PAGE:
) reported this week that net income was up 15% to $700 million,
but investors were not pleased with its revenue growth of 9%.
They'd come to like revenue growth that went straight up:
Mastercard blamed the impact of foreign exchange, which it
said reduced net revenues by 5%. But there was a clue in its
filing that seems to show downward pricing pressure.
Retailers are generally unhappy about swipe fees, the subject
of a well-publicized lawsuit. MasterCard and Visa (
) announced July 13 they had an agreement to settle that, but
some of the biggest retailers including Wal-Mart (
) have said they don't support the agreement. MasterCard and Visa
don't get so-called swipe fees directly, even though they set the
rates. Merchants pay those fees and some others to the banks. The
biggest portion of their fees is from swipe fees, also called
interchange fees. The networks then collect a variety of
different fees from banks.
But retailers are unhappy. By fighting the settlement,
regardless of what happens with it, they're raising awareness of
this issue. And in MasterCard's filing, it looks like banks may
be pushing back on MasterCard. If so, expect to see the same at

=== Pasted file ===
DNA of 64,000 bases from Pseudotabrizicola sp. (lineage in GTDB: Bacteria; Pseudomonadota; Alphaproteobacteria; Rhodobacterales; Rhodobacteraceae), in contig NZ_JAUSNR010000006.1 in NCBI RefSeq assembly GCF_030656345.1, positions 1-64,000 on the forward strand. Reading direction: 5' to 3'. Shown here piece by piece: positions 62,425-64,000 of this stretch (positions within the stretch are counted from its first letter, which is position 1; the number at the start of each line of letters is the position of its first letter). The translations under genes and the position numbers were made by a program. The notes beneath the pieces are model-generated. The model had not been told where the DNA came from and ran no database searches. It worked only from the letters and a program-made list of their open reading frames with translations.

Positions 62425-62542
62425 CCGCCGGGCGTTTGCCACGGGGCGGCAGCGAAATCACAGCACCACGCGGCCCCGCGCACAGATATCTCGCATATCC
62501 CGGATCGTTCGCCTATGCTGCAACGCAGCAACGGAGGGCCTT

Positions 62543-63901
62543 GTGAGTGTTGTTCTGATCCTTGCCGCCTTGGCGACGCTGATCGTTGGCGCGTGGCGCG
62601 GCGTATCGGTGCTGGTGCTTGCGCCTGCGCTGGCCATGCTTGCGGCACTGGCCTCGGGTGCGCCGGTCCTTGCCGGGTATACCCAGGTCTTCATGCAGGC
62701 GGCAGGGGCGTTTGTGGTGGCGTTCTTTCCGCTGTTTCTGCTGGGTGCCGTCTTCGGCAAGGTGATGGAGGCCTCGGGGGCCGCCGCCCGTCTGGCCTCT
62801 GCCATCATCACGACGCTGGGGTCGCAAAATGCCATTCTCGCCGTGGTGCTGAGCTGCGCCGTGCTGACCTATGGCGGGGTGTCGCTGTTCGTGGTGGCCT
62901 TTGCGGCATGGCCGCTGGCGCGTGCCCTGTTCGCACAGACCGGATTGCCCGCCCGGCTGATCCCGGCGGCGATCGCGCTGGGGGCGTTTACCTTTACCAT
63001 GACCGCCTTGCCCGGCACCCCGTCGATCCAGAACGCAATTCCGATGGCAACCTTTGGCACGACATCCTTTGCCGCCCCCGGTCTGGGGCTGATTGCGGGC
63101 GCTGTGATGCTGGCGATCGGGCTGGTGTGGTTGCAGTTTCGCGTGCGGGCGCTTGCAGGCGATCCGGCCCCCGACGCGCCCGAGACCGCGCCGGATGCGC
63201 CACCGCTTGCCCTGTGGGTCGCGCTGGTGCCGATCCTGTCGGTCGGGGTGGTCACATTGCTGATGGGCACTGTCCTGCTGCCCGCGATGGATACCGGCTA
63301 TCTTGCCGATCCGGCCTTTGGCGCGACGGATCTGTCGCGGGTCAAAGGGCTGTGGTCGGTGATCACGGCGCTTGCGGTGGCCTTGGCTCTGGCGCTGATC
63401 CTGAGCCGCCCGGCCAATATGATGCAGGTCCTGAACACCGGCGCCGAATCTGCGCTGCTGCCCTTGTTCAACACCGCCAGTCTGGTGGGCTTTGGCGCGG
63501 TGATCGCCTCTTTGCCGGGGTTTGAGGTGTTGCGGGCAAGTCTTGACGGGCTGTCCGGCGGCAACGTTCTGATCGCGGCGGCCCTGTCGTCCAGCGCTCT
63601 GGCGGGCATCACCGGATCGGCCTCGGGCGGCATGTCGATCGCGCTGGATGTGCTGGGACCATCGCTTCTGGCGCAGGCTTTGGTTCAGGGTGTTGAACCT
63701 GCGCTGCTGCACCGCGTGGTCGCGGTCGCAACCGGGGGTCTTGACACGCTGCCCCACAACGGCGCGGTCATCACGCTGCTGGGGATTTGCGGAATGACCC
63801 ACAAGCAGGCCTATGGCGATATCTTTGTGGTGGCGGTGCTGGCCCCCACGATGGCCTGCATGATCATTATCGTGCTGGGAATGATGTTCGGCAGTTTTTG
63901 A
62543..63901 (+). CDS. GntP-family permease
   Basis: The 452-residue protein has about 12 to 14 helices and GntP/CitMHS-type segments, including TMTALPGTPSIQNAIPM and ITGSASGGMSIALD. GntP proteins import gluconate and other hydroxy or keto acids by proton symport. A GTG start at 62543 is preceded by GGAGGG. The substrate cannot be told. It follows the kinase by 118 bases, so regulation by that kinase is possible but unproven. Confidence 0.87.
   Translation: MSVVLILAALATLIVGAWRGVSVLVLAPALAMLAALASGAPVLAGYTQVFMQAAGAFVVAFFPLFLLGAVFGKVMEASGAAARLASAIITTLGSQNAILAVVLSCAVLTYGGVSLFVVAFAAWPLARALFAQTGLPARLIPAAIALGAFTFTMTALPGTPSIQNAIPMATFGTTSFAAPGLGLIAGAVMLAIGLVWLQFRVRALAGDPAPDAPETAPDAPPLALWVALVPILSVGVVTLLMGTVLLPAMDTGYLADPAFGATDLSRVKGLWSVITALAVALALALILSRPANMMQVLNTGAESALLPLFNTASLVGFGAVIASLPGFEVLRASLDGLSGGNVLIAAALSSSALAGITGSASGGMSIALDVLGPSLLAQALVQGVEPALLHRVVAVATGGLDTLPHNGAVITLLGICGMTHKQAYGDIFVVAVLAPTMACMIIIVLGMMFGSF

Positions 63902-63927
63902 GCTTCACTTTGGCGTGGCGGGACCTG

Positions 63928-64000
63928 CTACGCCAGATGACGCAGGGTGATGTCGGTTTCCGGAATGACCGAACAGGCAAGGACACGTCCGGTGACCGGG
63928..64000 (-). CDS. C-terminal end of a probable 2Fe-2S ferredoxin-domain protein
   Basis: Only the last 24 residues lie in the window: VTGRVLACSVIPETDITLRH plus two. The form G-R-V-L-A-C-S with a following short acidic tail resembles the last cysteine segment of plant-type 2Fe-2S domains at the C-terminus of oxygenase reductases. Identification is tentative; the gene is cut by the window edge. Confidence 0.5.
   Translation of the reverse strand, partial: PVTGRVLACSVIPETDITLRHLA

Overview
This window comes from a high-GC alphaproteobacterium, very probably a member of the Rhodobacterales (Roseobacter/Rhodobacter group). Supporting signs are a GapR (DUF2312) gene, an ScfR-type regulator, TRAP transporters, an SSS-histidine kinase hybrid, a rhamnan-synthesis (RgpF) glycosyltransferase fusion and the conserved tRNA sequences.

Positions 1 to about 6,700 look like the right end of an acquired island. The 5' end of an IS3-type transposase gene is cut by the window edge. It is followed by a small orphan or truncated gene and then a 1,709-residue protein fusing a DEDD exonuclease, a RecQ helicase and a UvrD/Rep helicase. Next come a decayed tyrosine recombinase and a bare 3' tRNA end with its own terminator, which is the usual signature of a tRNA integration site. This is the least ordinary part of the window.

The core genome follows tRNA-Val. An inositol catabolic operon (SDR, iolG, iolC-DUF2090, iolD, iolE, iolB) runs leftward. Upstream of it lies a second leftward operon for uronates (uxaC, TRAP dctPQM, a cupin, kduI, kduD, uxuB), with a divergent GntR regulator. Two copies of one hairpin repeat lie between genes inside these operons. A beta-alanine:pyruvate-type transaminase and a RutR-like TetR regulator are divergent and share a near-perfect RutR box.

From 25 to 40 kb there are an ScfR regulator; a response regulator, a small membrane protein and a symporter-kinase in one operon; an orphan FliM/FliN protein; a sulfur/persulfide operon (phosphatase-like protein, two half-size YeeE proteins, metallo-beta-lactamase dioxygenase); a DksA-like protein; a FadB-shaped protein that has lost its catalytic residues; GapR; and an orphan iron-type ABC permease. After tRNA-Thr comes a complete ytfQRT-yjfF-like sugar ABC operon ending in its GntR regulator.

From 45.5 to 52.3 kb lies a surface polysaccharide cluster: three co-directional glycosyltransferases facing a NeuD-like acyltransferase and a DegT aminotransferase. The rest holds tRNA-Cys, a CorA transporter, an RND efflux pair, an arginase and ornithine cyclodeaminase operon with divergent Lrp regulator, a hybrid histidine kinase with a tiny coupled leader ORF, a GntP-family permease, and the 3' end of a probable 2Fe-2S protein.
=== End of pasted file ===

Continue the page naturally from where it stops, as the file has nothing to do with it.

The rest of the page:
MasterCard doesn't show exactly how much it gets from banks,
but fees it takes in from them fall into three of its five
revenue streams including "domestic assessments," "transaction
processing fees," and "other revenues." Those were up 10%, 19%
and 7% respectively for the quarter. Those three revenue streams
were $1.9 billion, or 77% of its gross revenues.
But even though transaction processing fees were up 19%, the
processed transactions were up 29%. It looks like MasterCard made
less per transaction.
Another possible sign of stress -- the rebates it pays out to
banks to keep them using the network rose 24%. That may not be
directly related to swipe fees, but those pushed MasterCard's net
revenues down to $1.8 billion.
Meanwhile, another revenue stream of "cross-border volume
fees," is also under pressure. MasterCard and Visa charge fees to
people who cross borders, but that doesn't sit well in the
European Union, where lots of cardholders cross borders
regularly. Regulators there have pushed to curb Visa and
MasterCard's cross-border fees, and a court recently upheld that
decision as it relates to MasterCard.
In the U.S., it's looking less likely that the credit card
companies' swipe fee settlement will go through. Former
MasterCard executive David True wrote in American Banker (
here's a link
) that the agreement is bound to fail because retailers aren't
about to sign away future rights to sue. If the settlement fails,
and swipe fees come under more pressure, so will MasterCard
From the editors of YCharts.
YCharts Pro Investor Service